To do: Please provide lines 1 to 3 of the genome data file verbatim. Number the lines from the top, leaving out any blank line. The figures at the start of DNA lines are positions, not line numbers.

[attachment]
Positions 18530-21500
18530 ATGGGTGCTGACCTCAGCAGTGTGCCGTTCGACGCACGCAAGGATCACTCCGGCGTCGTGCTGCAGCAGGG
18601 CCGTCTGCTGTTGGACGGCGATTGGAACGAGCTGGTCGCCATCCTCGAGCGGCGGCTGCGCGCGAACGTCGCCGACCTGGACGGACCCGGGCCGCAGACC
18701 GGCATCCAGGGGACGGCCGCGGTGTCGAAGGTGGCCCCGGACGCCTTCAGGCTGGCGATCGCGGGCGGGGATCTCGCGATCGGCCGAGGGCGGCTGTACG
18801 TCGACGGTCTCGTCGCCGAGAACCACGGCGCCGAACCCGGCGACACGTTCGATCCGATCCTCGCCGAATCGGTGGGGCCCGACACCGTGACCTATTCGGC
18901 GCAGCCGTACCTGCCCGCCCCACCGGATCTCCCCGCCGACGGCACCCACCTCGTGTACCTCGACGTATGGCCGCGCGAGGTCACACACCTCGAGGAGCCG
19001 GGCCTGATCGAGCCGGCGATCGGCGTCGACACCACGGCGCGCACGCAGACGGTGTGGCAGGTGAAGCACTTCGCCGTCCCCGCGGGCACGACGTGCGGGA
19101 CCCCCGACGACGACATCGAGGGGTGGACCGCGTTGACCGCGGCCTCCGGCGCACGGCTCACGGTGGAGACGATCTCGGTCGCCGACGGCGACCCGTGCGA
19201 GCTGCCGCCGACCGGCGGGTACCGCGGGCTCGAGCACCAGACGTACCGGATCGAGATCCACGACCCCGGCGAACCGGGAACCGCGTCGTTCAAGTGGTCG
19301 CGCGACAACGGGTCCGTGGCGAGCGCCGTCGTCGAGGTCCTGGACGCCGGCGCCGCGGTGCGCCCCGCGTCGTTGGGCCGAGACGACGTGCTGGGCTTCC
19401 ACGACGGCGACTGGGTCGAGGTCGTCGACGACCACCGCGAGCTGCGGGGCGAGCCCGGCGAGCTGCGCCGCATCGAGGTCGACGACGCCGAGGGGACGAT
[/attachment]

Positions 18530-21500
18530 ATGGGTGCTGACCTCAGCAGTGTGCCGTTCGACGCACGCAAGGATCACTCCGGCGTCGTGCTGCAGCAGGG
18601 CCGTCTGCTGTTGGACGGCGATTGGAACGAGCTGGTCGCCATCCTCGAGCGGCGGCTGCGCGCGAACGTCGCCGACCTGGACGGACCCGGGCCGCAGACC